One of the most important Greece landmarks, the monument was commissioned by the Athenian statesmen Pericles in dedication to Athena Parthenos, the patron goddess of Athens (a massive gold-and-ivory statue depicting her likeness was once contained within) as well as to serve as the city’s treasury. Much of what remains of the temple today dates back to the mid-5th century BC.
A steep ascent on foot atop the Acropolis marks a journey back in time to the cradle of Western Civilization. Here, among the scattered Greek ruins of ancient days, the 2,500-year-old Parthenon, set at the crest of the Acropolis, remains supreme.
As a matter of conservation, visitors are not allowed inside the monument. However, taking in the exterior does not disappoint, with its 46 graceful columns and perch for sweeping city views.
To better imagine what the interior of the temple was once like, you can see numerous statues and artifacts that were once temple adornments in the nearby Acropolis Museum, one of the best museums in Europe. There, too, you’ll see a reproduction of the temple’s missing friezes, including of the so-called Elgin Marbles, which are currently displayed at London’s British Museum, to ongoing controversy.
4: La Sagrada Família, Barcelona
The unparalleled achievement and obsession of celebrated Spanish architect Antoni Gaudí, La Sagrada Família in Barcelona is among the most famous landmarks in Europe—not to mention one of the grandest churches to ever grace planet Earth. One of a kind and constructed on a larger-than-life scale, the neo-Gothic/Art Nouveau basilica remains a work in progress for more than a century after its construction began in 1882.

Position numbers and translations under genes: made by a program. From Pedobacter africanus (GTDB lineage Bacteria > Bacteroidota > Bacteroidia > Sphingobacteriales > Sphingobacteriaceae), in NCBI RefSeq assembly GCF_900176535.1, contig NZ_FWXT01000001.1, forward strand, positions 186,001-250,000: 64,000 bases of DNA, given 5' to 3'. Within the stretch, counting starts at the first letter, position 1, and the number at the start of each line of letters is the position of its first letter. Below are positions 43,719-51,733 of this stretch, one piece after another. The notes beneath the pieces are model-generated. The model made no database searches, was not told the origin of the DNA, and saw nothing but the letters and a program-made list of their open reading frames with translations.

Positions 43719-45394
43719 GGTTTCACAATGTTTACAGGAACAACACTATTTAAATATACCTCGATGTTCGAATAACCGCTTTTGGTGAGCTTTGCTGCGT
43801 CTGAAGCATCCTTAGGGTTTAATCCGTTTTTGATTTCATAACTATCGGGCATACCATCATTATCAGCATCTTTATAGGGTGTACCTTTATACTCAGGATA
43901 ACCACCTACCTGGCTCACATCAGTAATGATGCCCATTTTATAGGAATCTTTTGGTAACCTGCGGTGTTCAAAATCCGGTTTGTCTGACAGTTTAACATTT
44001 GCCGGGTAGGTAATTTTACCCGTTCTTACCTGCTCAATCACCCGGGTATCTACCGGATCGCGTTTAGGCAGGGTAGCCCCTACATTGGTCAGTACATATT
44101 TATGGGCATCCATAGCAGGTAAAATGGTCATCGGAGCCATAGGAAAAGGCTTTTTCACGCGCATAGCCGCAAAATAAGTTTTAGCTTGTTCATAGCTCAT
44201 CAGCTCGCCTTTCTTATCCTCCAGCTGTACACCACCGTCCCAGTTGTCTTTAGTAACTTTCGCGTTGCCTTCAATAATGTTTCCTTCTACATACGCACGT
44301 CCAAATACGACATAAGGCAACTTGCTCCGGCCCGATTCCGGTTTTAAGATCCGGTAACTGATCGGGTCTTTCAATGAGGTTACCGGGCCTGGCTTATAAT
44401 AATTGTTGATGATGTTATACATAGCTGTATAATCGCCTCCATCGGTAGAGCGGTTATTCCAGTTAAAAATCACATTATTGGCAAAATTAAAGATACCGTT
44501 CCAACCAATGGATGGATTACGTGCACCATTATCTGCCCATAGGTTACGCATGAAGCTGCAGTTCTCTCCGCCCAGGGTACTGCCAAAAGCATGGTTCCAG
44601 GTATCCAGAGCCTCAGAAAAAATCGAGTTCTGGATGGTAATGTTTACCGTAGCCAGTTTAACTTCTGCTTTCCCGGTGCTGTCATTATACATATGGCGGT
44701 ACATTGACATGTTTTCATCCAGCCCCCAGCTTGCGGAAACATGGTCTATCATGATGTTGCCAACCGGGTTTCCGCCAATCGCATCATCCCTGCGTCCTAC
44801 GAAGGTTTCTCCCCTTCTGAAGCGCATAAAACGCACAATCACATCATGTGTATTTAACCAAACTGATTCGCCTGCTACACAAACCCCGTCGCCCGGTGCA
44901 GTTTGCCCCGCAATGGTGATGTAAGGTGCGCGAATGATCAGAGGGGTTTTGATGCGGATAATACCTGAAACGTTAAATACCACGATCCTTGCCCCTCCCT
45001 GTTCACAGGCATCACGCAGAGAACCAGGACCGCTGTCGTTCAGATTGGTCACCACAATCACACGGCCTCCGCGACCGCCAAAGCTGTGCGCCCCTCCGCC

One of the most beautiful places in Spain, the exterior is a wild display of intricate spires, towers, carvings, and sculptures that stretch skyward, to heights of 566 feet. Zoom in to pick out fine and fantastical details carved in stone—flora and fauna, nativity scenes and biblical stories, and gargoyles and dragons abound.
Contemplating the structure’s soaring interior, with massive, twisting pillars reaching toward the central nave in a scene reminiscent of a forest canopy, might just make a believer out of the faithless (there’s room for 13,000 seated congregants to sit down and ponder).
Finally, the long-awaited target date for the completion of La Sagrada Família is within reach: 2026, which will mark a century after Gaudí’s death (he’s buried in the crypt underneath).
Read: Three Days in Barcelona
5: Stonehenge, UK
Mammoth and mysterious, this ancient circle of megalithic pillars in the English countryside, on Salisbury Plain, has fascinated generations of curious spectators. Widely touted as the most important prehistoric monument in Britain, with roots stretching as far back as 3000 BC, questions surrounding the significance of the site and its construction remain today.
Some historians say it was an astronomical observatory (the stones are perfectly aligned to the solstice sunrise/sunset). Others believe it was a ceremonial burial site. For engineers, the most peculiar aspect of the site is the heavy bluestone and sarsen stones themselves (weighing as much as 45 tons), some of which were moved great distances from as far away as neighboring Wales.
See what echoes of the past are revealed to you on a visit to the storied archaeological site—just keep in mind that you’ll have to ponder the mysterious monoliths from a distance, as it’s not permitted to touch the stones.
6: Leaning Tower of Pisa, Pisa
Dating to 1173, this curious bell tower for the Pisa Cathedral in Pisa, Italy, was lopsided almost from the start, owed to the uneven settling of its foundation in the soft ground below. Architects over the centuries have tried (in vain) to compensate for the lean, but some 850 years later, the 185-foot-high Leaning Tower of Pisa leans (to some 4 degrees off the vertical) indeed.